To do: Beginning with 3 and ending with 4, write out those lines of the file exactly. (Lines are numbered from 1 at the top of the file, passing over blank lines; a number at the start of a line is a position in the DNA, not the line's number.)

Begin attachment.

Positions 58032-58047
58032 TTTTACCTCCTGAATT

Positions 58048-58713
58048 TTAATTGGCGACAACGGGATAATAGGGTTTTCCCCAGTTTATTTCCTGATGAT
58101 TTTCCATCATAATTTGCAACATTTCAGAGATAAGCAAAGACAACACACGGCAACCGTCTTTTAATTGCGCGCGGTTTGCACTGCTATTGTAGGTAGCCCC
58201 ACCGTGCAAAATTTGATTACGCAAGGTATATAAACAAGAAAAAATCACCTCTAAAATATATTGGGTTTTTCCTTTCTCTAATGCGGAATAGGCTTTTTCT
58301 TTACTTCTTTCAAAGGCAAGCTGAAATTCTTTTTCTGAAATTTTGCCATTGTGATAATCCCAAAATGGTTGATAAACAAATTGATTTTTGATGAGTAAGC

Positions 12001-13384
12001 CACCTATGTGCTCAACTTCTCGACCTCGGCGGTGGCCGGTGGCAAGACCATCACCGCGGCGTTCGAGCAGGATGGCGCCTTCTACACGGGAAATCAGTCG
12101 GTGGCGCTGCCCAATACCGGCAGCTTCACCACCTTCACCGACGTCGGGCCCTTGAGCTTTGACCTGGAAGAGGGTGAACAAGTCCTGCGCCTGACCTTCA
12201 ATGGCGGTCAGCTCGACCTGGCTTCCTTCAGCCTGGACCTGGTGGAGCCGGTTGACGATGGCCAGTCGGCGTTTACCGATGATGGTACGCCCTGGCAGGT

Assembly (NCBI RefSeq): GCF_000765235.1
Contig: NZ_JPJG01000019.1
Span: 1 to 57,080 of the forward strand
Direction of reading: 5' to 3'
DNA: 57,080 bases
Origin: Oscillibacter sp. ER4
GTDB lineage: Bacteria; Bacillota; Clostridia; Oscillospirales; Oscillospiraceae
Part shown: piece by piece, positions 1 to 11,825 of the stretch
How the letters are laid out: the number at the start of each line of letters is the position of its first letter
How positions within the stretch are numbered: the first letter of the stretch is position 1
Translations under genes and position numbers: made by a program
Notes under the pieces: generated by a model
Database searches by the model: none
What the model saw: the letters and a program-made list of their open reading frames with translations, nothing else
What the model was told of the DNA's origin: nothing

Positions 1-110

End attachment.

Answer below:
Positions 58048-58713
58048 TTAATTGGCGACAACGGGATAATAGGGTTTTCCCCAGTTTATTTCCTGATGAT